The year 1776 is a significant one for the US, as that was the year when its founding fathers declared independence from Britain. But 1776 was also a precarious year when the fledgling American uprising led by George Washington could have been crushed after several severe military defeats and setbacks. This grim scenario is made abundantly clear in the book 1776, which describes the near fall and rise of the American revolution during that pivotal year.
I’m not too familiar with American history, especially the American Revolution, of which I just know the bare facts. So the precariousness of the American movement and the desperation of its rebel army during 1776 were something I had no idea of.
Having risen up in 1775 and fought several battles, the Americans actually started the year off in 1776 in a relatively decent position as they laid siege to British forces in Boston. For months, the two sides were in a stalemate, until the Americans took a hill overlooking the city and launched withering artillery bombardments, using heavy cannon that had been audaciously hauled 300 miles from Fort Ticonderoga over hills, frozen lakes, and forests. Having taken Boston, the American army then moved on to New York, where their fortunes would suffer a massive reverse.
A massive British fleet unloaded an army that routed the Americans, forcing them to flee south to New Jersey. By December, calamity awaited the Americans as the British pursued them south. I won’t reveal what happens at the end, though American readers and people familiar with the American Revolution will have a good idea.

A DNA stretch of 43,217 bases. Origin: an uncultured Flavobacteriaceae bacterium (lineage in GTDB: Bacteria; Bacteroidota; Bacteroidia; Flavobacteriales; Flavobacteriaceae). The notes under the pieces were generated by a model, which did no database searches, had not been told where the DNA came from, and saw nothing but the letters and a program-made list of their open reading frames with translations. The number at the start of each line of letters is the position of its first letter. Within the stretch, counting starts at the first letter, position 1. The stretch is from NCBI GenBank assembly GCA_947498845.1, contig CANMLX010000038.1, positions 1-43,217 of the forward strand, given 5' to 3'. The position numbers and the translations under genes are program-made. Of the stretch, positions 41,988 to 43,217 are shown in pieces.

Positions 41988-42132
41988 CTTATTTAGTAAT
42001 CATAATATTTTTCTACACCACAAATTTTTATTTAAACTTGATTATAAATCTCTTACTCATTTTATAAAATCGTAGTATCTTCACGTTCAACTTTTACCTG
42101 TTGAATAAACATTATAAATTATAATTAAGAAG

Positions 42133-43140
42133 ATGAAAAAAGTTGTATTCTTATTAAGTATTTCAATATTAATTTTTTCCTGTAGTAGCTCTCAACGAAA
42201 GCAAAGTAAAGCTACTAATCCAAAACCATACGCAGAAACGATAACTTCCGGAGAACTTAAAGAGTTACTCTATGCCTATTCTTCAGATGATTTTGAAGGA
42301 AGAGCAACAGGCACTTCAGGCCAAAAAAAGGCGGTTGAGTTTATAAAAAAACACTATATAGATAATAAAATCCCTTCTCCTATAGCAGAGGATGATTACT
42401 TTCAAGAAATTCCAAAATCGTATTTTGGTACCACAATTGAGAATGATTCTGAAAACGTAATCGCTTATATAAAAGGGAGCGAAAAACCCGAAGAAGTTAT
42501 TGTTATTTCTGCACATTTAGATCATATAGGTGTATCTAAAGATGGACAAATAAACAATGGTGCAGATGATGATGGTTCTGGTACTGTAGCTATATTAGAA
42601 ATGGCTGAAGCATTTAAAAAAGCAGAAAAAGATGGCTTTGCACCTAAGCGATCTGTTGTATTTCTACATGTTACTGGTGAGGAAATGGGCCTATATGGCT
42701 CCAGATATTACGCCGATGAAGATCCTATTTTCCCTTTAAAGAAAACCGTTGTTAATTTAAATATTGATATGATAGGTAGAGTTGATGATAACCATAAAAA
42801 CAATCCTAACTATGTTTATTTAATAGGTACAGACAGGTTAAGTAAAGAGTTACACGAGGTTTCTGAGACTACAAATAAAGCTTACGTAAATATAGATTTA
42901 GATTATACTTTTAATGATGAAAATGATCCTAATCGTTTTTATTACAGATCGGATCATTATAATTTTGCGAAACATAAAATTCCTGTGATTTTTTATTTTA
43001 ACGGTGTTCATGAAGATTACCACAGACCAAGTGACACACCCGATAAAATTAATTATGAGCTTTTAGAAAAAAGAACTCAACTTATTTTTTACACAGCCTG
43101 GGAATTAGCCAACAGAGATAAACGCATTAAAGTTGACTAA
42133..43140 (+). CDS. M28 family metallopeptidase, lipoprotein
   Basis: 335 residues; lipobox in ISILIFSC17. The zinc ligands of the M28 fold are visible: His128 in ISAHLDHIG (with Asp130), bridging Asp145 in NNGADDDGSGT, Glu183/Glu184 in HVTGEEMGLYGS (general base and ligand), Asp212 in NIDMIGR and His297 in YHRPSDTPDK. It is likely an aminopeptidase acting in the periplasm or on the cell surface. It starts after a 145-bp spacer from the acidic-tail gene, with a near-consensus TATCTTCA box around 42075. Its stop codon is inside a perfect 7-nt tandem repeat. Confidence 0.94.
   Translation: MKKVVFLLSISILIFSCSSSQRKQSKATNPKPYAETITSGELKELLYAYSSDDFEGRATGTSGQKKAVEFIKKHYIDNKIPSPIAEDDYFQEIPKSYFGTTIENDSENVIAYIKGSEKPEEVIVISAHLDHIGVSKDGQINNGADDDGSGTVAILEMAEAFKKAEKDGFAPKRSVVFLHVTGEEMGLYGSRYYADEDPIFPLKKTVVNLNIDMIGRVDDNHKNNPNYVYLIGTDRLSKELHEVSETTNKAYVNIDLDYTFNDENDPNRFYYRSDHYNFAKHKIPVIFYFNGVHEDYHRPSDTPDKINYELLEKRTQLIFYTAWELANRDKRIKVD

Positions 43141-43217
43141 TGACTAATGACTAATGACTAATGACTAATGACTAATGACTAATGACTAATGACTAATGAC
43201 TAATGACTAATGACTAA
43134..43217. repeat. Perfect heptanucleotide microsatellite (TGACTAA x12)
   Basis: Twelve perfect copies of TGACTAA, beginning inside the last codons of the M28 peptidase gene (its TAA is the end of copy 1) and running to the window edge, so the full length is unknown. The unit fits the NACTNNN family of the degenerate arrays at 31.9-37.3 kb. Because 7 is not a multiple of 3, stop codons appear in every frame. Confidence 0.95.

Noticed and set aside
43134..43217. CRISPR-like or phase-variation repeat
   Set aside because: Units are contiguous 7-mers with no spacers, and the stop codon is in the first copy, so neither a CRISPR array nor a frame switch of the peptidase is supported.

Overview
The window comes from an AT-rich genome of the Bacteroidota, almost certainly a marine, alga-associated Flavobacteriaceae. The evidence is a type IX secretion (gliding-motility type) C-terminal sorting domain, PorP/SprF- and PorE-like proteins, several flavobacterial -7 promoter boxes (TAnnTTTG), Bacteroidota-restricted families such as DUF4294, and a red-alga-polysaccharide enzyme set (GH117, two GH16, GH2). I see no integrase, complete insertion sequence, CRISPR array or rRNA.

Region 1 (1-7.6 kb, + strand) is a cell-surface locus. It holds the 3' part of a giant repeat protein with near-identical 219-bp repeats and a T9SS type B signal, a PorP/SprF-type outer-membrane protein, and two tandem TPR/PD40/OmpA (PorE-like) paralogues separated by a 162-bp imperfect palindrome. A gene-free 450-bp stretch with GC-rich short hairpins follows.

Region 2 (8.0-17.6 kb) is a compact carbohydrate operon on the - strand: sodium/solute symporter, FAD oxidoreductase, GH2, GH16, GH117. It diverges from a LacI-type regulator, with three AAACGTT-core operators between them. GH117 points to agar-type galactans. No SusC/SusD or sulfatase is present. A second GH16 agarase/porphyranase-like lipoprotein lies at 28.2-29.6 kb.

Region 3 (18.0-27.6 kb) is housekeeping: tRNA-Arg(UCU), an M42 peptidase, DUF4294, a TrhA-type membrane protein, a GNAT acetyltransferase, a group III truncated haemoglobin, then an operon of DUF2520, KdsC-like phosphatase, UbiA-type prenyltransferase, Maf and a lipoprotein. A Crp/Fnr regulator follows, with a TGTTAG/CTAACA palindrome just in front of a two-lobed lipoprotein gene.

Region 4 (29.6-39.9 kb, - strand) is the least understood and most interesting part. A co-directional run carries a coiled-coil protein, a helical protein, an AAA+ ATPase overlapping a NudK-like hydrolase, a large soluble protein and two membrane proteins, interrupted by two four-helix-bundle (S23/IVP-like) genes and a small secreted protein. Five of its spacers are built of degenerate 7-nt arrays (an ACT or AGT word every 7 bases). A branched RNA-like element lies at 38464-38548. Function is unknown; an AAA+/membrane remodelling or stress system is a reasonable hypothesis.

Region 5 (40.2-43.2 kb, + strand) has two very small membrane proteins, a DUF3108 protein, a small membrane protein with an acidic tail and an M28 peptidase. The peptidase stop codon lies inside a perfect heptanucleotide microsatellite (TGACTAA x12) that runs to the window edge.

McCullough has written a stirring historical account that focuses on the American leaders and army and the dire situation they faced. The army suffered from a desperate lack of supplies and men, a lack of discipline, and a constant struggle in retaining and training men as the force transitioned from a militia to a professional army. At any point, the American army could have come close to collapse and dissolution. After all, they faced a formidable and well supplied foe, that was not only made up of British “redcoats”, but also Hessian troops, hired from Germany and much feared for their valor in battle.
The book focuses on Washington, naturally, and highlights his character as well as flaws such as his indecisiveness which cost the Americans at least one of the battles. But McCullough also shows Washington’s burgeoning leadership traits such as being able to endure criticism, even from a trusted confidante in a letter to another person, and his constant urge to take action, which he found better than not doing anything. This shows the measure of the man. Intelligence, cunning and strategy are important, but so are self-motivation, perseverance, and the humility to bear criticism and learn from mistakes. McCullough also features Washington’s commanders Nathanael Greene and Henry Knox, who decided on and brought the cannons overland from Fort Ticonderoga to Boston.
There is also a bit of sympathy for the British. King George III wasn’t as dim or ineffective as history often makes him out to be. The British commanders are described as reluctant to engage in total war, especially during the end of the year, preferring instead to wear out the American forces by attrition rather than kill them in numbers. I wonder if this had something to do with the Americans being mostly white descendants of British settlers, as British armies have not shown much restraint against military foes in India and Africa.